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RODNEY FRANCIS HAVARD

RODNEY FRANCIS HAVARD – A RESUME OF HIS TIME BY SOMEONE WHO STILL REMEMBERS HIM

Rod Havard first came to my attention towards the end of the Ballykinler tour of 1973 – 75 when he was cross posted from 4 Platoon to Coy HQ to become the Company Commander’s Batman. I seem to recall that his cross posting was shortly after Beastie Pinell allegedly saved his life during a foot patrol out in the cuds at Bessbrook by dragging him from a slurry pit that he’d fallen into. 

At first he was lazy and left all the block jobs in our part of Bessbrook Mill to us preferring to stay in bed but we got a grip of him and he soon became one of the boys. He was 6 months or so younger than me and a firm fan of the Bay City Rollers and a brilliant bloke to know. The ladies thought so too and he was full of himself and never far away from a mirror preening himself and smelling of Brut aftershave!

Sometime into the Shoeburyness tour he passed his driving test and was transferred to the MT Platoon and attached to B Company again, this time as the Company Commander’s (SAS Kenway’s) driver/radio operator. He was a crap driver – a boy racer if ever there was one. We all firmly believed he would kill himself before too long; that is if he was not banned for life first!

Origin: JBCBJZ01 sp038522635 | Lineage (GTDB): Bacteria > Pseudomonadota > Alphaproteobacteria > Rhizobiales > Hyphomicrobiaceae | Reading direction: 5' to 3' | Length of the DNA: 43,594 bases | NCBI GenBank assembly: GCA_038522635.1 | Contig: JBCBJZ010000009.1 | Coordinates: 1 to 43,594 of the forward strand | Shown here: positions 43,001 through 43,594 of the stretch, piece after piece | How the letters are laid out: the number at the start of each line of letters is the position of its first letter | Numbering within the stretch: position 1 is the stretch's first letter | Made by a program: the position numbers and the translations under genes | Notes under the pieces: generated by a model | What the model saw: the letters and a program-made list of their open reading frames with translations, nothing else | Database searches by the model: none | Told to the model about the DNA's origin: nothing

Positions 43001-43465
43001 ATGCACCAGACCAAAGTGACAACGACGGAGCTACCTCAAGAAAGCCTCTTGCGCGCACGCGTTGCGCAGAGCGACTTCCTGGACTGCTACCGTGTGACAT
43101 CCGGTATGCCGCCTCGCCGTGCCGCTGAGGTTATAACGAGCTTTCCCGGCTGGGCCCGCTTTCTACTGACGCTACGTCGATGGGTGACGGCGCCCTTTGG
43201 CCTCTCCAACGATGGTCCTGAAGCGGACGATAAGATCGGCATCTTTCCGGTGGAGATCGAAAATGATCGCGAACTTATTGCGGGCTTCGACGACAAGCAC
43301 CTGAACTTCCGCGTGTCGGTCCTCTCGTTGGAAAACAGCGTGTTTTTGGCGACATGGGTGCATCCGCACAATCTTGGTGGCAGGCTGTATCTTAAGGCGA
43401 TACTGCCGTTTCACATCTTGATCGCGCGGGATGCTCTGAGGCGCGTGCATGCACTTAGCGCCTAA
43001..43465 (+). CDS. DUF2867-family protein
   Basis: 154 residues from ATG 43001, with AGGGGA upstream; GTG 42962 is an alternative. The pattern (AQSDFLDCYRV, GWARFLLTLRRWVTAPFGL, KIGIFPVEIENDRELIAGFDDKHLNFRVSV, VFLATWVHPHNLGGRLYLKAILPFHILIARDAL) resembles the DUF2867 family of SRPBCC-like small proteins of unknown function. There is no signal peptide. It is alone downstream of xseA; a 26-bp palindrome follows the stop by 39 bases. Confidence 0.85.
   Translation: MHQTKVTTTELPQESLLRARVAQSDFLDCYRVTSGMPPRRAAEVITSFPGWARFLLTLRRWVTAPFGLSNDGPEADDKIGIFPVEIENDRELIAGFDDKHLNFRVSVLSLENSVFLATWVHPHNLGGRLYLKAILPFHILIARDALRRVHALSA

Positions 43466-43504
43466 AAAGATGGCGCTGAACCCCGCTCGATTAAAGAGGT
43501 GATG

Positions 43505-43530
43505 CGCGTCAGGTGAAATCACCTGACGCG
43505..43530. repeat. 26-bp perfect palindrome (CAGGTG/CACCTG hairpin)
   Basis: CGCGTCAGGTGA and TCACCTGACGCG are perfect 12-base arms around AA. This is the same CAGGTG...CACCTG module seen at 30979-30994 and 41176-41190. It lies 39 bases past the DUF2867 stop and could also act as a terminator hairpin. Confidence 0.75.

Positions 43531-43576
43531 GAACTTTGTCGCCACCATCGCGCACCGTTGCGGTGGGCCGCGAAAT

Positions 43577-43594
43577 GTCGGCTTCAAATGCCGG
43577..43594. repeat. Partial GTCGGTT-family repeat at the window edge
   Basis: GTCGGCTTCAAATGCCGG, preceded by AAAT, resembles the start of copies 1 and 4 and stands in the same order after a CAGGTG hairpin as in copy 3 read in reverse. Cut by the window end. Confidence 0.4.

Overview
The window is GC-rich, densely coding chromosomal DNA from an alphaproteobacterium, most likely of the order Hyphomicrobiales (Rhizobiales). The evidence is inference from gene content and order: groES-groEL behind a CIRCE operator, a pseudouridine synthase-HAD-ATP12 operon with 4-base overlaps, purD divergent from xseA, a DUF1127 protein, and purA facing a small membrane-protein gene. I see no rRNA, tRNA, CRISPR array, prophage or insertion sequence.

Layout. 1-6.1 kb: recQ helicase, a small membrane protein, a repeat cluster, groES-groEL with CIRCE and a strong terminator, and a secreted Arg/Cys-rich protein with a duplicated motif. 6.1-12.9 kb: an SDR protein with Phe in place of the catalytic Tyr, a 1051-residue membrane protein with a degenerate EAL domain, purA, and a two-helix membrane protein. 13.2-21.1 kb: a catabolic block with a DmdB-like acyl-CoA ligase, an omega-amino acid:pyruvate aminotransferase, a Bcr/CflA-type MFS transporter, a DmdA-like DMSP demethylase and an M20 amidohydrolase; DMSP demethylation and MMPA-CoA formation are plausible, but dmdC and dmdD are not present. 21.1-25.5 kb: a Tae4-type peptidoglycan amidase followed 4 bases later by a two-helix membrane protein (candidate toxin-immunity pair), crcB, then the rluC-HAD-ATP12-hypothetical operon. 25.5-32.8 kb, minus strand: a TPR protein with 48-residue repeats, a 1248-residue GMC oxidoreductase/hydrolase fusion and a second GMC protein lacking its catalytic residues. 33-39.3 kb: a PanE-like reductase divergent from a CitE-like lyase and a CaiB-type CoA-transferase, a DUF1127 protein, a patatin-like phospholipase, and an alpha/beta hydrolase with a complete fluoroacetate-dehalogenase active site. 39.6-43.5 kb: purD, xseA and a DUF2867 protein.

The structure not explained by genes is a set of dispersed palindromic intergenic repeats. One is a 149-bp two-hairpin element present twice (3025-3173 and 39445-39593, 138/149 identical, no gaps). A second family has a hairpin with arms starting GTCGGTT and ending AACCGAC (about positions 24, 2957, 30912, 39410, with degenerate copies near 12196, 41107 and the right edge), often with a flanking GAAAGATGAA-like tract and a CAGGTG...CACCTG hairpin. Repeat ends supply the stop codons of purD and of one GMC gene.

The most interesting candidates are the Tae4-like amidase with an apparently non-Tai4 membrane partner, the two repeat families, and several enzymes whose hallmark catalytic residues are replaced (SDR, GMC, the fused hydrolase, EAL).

During the Cyprus tour (1975-76) he celebrated the end of his teenage years (I was only 20 years old myself at the time and recently married) and I recall we partied hard in Limassol. Our tiny group, Arfur Clarke 73, Mick Taundry, Rod and I shared some quality time together but all too soon it ended and we were once again in the rain of dear old blighty.

After the battalion moved to Warminster in 1976 as Demonstration Battalion Rod was back with the MT and was soon married to a lovely girl whose name, to my shame, I have completely forgotten. Between them they decided to quit the Army and start a new life. He was only days away from his discharge when, on the 8th of November 1977, whilst driving his Eager Beaver (Fork Lift) along the American Tank Road to Imber Village during Exercise Phantom Bugle, left the road and was crushed to death against a tree.

Much to my eternal regret I never had the opportunity to attend his funeral so have no idea where his body (or ashes) are interred. Do I miss him? You bet I do! Every time I hear a Bay City Roller record or Ray Stevens singing ‘Misty’ I think of him and wonder what he would be doing now if he were still with us. 

Rest in peace Friend!

Larry Finnegan, 1 DERR 1973 – 1995